I embarked on an exhaustive hunt for a cheap lamp, searching multiple thrift shops, HomeGoods, and every Ebay keyword I could think of. And still couldn't find the perfect lamp (actually, that's a lie. I found it, and it's on sale for $600). Eventually, I bought one at HomeGoods; its positive aspects include a pretty metallic linen shade and a $25 price tag, but as soon as I brought it home I realized that it's smaller than I was hoping for. It's going to stay for now (I upended the key bowl from the entryway and am using it as a booster seat to give the lamp a little more height).

Another thing on my list was a new duvet (ours was getting kind of gross after a few years, and we didn't feel like it was worth paying to get it dry cleaned). I found this one at the same HomeGoods as the lamp, and I liked it enough to keep it. I know the bright white isn't ideal with the cream-colored chair, but the trim and ceiling are white – and need to stay white – so it's not alone. I just need to find a way to iron it properly without destroying the synthetic fill. The frames that I added to the wall still need to be moved toward the window and filled with something interesting – I'll update you when that happens! 

What do you think – was my DIY desk a success? 

Tuesday, July 19, 2011


I'm not sure how I missed this, considering how much I love DwellStudio and the fact that I've been living and breathing everything wedding-related for the past few months: the aforementioned awesome home line has collaborated with Wedding Paper Divas on a line of wedding stationery!

Some of my favorites...

Signature White Wedding Invitations Bouquet Print - Front : Autumn Orange  Letterpress Wedding Invitations Finest Feathers - Front : Black

Signature White Textured Wedding Invitations Turning Triangles - Front : Apricot

Signature White Textured Wedding Invitations Snappy Stripes - Front : Stormy Blue  Signature White Textured Wedding Invitations Snappy Stripes - Front : Stormy Blue

Signature White Wedding Invitations Boldly Elegant - Front : Black  Signature White Wedding Invitations Boldly Elegant - Front : Black  Signature White Wedding Invitations Boldly Elegant - Front : Black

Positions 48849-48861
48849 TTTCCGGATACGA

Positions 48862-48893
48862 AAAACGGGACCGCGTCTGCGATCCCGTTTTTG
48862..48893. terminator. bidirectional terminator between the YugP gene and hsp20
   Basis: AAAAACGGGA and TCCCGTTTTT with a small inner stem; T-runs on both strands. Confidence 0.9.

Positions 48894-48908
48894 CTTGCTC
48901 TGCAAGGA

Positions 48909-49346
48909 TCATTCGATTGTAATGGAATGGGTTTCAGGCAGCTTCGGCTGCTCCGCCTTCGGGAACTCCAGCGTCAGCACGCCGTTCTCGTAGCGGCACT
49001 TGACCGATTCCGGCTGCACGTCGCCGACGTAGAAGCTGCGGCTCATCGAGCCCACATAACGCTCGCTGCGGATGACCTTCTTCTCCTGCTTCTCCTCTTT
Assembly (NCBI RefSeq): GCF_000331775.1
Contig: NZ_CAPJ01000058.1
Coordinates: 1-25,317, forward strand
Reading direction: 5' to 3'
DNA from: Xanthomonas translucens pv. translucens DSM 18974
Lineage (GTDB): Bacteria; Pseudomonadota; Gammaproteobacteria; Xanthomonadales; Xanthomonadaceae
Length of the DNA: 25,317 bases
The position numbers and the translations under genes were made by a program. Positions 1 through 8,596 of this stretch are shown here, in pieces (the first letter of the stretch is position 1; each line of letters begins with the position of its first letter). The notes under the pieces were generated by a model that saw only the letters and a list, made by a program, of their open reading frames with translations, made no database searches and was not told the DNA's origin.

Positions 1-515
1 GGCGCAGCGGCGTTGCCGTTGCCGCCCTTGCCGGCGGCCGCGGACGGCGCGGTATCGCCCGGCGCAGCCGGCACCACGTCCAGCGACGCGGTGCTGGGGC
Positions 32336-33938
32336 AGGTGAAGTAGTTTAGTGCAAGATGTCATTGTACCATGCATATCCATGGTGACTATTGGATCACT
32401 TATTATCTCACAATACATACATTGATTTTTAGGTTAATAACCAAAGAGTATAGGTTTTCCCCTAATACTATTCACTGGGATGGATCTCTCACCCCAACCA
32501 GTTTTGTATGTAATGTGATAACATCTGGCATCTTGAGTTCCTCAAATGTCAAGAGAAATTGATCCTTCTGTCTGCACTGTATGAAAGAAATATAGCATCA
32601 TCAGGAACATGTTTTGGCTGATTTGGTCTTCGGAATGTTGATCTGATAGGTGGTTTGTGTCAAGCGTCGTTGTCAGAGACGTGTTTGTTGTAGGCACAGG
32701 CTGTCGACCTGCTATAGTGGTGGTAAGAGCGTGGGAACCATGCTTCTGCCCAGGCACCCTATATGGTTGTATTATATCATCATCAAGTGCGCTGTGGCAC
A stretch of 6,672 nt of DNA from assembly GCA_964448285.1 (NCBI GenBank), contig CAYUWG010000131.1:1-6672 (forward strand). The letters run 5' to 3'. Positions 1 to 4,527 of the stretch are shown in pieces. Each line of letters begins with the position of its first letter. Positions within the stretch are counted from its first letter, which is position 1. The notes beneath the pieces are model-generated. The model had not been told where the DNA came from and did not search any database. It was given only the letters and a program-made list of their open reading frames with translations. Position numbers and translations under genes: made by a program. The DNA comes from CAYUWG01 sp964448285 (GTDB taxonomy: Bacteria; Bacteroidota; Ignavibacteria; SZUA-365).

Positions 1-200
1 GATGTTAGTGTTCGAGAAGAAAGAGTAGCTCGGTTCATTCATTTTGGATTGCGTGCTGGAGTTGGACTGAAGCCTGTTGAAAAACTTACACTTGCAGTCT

Or if you have some Dwell bedding on your registry, why not get wedding invites to match? Maybe it'll serve as a subconscious message to your guests that they really should get you that Hedgerow duvet...

I'm still planning to design my own stationery, but if I were going the premade route these would be strong contenders!

Monday, July 18, 2011


It's no secret that design bloggers' knees go weak at the thought of hand-painted wallpaper (De Gournay, anyone?). It may simply be the current vogue for delicate florals and chinoiserie influences, but I think there's something more to the fascination: unlike more commonplace wallpapers with repetitive patterns, hand-painted papers give the illusion of being surrounded by an idealized version of nature, complete with all its variation and unpredictability. 

Perhaps that's why scenic wallpaper makes my knees go extra-weak. Panoramic murals created to decorate domestic interiors have been around since Roman times, but mural-like wallpaper (either block-printed or hand-painted) is a more recent invention. Popularized in France at the end of the eighteenth and beginning of the nineteenth century, these papers cover the entire surface of a room with a panoramic landscape. At a time when the bourgeoisie was becoming increasingly interested in following quickly changing styles of interior decor, wallpapers provided an affordable, more modern alternative to the tapestries that had covered walls in Renaissance Europe. 

As an art historian, I can't help but start out with some spectacular examples from museums and historic houses, including one from the museum where I work:

clockwise from upper left:
1) and 2) details of the Shepard Parlor, ca. 1803 (from the George Shepard House in Bath, Maine); one of the two wallpapers in the room is “Les Jardins de Bagatelle,” made about 1798 by the Paris firm Arthur and Robert, and the other paper (by an unknown maker) was created about the same time. The images in the MFA's database are out of date (they show the old installation of the room, before it was reinstalled in the New American Wing), so I took these from this AFA article and Elements of Style.
3) detail of the wallpaper above the mantel in the William C. Williams Parlor at the Met. I LOVE the way the boat appears to be floating on top of the mantel! And while you're there, be sure to check out one of my favorite pieces: the Vanderlyn Panorama, a round room painted with a panoramic mural of Versailles.